Sample Page: Introduction to Planning

Planning for Waldorf‐Inspired Learning:
Keeping It Simple

by Jean Miller


So many of us are initially drawn to Waldorf education by the beauty, I believe. Rudolf Steiner, the founder of Waldorf education, said, “Links with the spirit are severed if beauty is not there to maintain them.” We somehow sense the profound reverence in this method ‐‐ through the beautiful colors, beeswax figures, natural materials, stories, handwork, and paintings – and we crave its depths. We perceive right away that such beauty nourishes us.

Over on my nature table is the tiny one inch robin that I stitched out of brown and grey felt, sitting on a mini nest, and I am so pleased and inspired and filled with joy and even awe that I was able to complete the task of making the little bird. It gives me a smile every time I look at it. And there, outside my dining room window is a live mother robin, sitting on her nest in our pine tree. My handiwork somehow binds me closer to this wild bird. I am amazed by her patience and the simplicity of her task – to sit on her blue eggs through wind and rain and hail, day and night, no matter what.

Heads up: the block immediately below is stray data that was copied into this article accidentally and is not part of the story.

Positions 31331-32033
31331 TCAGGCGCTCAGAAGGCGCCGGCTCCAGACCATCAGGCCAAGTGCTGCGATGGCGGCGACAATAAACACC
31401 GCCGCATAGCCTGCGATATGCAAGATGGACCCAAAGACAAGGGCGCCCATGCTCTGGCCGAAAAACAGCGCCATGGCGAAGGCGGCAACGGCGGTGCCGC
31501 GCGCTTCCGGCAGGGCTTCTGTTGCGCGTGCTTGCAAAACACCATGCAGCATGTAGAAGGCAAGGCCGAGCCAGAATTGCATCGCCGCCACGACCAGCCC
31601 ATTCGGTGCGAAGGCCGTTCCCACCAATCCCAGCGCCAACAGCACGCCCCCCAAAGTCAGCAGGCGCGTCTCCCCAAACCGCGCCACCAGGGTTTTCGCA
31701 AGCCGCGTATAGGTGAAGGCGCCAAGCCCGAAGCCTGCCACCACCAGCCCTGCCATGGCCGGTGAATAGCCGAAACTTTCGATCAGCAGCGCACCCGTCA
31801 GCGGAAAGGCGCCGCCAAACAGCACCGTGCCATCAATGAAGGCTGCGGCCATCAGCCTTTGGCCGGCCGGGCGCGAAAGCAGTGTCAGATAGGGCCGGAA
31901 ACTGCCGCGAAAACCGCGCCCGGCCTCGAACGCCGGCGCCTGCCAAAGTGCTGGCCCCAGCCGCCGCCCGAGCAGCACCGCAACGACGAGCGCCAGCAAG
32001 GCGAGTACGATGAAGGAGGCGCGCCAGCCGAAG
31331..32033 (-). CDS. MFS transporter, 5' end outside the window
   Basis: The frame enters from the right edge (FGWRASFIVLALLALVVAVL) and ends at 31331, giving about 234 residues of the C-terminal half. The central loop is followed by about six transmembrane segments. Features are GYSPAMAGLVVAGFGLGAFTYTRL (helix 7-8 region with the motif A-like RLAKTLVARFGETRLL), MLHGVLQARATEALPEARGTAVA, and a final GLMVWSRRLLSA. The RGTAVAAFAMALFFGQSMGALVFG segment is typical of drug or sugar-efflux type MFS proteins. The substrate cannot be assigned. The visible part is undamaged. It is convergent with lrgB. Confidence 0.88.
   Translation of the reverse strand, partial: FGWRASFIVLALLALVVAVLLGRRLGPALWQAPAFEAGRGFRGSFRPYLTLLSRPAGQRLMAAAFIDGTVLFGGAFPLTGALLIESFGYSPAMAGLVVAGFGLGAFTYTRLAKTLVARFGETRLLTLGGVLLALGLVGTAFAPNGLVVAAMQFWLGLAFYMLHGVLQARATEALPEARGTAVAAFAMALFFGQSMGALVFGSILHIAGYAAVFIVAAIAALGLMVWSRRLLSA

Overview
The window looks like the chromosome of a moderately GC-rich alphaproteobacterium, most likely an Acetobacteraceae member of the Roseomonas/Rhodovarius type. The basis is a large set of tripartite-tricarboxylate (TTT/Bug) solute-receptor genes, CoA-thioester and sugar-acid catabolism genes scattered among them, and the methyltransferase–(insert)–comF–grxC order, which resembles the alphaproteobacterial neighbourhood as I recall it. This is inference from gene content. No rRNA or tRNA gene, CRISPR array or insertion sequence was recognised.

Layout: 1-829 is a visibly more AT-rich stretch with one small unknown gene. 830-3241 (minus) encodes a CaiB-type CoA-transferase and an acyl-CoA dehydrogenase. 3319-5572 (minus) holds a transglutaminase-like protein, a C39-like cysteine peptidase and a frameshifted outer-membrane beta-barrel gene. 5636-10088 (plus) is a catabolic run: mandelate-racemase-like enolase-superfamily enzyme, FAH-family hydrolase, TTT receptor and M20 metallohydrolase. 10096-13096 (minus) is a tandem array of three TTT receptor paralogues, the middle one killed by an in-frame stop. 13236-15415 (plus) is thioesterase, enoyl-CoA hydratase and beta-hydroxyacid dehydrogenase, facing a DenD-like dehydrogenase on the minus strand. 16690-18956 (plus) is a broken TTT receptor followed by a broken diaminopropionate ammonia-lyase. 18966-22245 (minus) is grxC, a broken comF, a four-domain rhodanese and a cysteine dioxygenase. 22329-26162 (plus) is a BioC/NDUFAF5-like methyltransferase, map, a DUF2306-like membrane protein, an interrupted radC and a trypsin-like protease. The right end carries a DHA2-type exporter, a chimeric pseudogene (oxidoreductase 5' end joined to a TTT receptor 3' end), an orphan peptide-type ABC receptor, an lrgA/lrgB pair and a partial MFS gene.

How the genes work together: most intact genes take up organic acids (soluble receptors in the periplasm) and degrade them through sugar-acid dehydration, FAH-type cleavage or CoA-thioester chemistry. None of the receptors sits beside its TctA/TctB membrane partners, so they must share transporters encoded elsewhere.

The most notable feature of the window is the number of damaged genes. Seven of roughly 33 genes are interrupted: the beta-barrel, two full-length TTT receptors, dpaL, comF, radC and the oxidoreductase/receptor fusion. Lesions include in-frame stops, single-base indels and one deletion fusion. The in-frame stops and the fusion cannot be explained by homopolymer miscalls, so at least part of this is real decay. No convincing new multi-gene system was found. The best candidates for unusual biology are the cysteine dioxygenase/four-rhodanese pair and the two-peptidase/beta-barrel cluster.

How can I keep it that simple? How do I distill my work down to its essence so that I can stay focused and inspired, through wind and rain and hail, day and night, no matter what?

In this guide, I will share with you what I have learned about Waldorf education over the past 18 years of homeschooling, and ways that I have found of bringing Waldorf methods to life as simply as possible – for the sake of my children as well as myself. For Waldorf education is healing – for all involved. In order to stay focused and hopeful, I often need to remind myself that the first set of teachers in the first Waldorf School in 1919 attended daily lectures for three weeks and then opened a school. It was understood by the teachers that all education is self‐education, and that this was only the beginning.